To contrive transitions and insert frequent interjections, DJ Kool Herc was seen influencing the spinning records to produce a scratching noise. Grandmaster Flash began to explore DJ Kool Herc’s method of turntable scratches, ultimately turning it into an art form that could be improved and perfected through experimentation. In this way, records could be manipulated in the moment to introduce a certain blend of improvisation and spontaneity. Grandmaster Flash’s work, then, became the foundation for the turntablists and the distinct sound often heard in hip-hop music.

courtesy of thatericalper.com

courtesy of thatericalper.com

Finally, we see a culmination of what had been heavily brewing in the Bronx becoming a genre in its own right when Afrika Bambaataa began to rap over these manipulated sounds, recording his base performances for the world to hear. The unique blend of reggae influences, record scratching, and a new form of narrative-telling caught the world’s attention. This is why Forbes magazine dubbed him “the man who invented hip-hop.”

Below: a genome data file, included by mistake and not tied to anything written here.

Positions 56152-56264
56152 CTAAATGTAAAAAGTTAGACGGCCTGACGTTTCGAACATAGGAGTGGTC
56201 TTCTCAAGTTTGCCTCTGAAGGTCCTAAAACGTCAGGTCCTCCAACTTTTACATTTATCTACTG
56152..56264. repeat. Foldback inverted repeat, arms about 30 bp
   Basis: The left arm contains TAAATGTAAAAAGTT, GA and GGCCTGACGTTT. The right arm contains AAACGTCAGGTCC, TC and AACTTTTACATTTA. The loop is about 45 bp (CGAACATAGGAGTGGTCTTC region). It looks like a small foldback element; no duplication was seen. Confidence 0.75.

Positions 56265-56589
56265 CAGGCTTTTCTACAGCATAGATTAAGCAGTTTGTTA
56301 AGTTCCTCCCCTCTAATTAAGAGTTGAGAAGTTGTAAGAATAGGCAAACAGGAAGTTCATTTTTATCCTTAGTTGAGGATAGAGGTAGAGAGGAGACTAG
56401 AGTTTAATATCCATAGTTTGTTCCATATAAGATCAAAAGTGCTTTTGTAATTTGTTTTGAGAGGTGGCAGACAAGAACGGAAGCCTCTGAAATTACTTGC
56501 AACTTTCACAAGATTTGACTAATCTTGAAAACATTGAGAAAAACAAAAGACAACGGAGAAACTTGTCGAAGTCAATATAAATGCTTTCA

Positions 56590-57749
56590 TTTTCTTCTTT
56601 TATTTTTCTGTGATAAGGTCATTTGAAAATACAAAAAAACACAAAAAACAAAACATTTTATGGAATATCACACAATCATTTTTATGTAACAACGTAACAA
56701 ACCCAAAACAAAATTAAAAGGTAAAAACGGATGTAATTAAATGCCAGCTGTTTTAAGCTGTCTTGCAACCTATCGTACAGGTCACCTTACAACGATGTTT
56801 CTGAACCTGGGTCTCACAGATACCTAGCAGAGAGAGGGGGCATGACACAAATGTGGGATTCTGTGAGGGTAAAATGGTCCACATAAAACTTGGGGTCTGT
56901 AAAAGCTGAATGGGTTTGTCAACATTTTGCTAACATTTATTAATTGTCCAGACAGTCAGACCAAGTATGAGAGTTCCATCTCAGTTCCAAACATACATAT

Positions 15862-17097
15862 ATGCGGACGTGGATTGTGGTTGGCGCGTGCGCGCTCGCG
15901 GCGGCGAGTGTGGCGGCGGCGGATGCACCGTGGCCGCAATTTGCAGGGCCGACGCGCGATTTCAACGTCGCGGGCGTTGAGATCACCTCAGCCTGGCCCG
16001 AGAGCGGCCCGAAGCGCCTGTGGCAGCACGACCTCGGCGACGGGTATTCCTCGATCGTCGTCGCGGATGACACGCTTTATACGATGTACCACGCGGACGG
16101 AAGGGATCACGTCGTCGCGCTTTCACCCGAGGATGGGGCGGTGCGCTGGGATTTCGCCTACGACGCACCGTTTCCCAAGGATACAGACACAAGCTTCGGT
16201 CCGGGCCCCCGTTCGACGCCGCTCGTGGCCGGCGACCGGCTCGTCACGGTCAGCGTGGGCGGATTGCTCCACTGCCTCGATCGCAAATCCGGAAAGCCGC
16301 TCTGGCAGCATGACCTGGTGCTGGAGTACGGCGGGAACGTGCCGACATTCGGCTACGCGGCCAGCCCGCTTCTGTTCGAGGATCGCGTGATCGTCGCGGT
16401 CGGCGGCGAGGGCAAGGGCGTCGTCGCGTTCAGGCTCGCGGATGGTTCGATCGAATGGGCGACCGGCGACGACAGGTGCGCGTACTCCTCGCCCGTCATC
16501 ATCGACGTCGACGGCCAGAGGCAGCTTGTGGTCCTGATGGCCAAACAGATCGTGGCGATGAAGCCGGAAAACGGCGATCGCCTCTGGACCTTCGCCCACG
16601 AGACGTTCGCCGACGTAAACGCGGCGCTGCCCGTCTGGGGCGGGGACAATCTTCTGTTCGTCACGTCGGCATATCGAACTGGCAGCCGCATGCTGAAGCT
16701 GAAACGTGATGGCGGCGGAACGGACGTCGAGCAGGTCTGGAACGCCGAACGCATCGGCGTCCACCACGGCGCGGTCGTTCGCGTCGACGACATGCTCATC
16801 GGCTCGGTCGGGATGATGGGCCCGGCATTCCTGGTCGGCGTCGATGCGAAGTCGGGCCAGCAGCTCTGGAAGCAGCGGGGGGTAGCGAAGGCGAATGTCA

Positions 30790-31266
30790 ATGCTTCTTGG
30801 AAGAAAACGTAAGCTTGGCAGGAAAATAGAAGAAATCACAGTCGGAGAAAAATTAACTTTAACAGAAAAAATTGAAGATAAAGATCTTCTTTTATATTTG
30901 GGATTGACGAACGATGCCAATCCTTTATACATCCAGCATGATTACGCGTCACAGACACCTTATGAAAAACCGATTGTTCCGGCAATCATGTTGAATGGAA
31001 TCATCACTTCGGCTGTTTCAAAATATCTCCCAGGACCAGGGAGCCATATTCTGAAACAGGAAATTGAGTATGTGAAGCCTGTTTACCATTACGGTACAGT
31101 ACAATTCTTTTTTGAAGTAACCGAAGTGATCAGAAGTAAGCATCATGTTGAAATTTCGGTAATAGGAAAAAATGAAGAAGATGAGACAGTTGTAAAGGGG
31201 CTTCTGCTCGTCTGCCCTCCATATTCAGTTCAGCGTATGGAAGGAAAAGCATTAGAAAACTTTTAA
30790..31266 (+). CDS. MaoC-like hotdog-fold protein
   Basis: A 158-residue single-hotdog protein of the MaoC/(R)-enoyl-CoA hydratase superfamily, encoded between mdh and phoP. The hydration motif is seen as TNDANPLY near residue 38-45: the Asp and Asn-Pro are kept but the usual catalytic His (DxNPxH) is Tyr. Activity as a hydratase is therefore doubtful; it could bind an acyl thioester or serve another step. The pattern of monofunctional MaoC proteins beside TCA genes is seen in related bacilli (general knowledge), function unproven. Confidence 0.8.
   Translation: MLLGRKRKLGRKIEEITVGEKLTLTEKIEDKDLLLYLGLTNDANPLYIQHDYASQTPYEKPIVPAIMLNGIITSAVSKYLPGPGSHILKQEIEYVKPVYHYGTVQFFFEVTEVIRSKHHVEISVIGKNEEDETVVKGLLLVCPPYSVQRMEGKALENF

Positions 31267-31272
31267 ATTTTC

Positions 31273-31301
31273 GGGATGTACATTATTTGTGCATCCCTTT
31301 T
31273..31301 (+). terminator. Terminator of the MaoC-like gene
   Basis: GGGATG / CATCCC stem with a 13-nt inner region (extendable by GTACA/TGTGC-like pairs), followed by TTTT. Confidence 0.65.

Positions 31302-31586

But what fueled hip-hop? Looking back, there are records that show that hip-hop was not merely about the sound of the music. It was about its content. The early 70s, when hip-hop first started taking root, was a period of unrest and political dissonance in the wake of the civil rights movement. There were groups like The Lost Poets who spoke from a place of passion and social justice, and with block parties being a crucial place for black Americans to congregate, they began to speak over music, infusing their spoken word to the beats of the percussion.

Hip-hop, then, is largely a medium for what to say as much as it is how to say it.

The black community of the post-civil rights era had much to say that were on their minds regarding the oppressed and marginalized status of their race in the late 60s and 70s, and what hip-hop did was to send the message, filled with anecdotes, ideals, and proposals, out to one another and to the world at large. Hip-hop was becoming a way of life rather than a genre of music, and it conveyed itself in all aspects of life.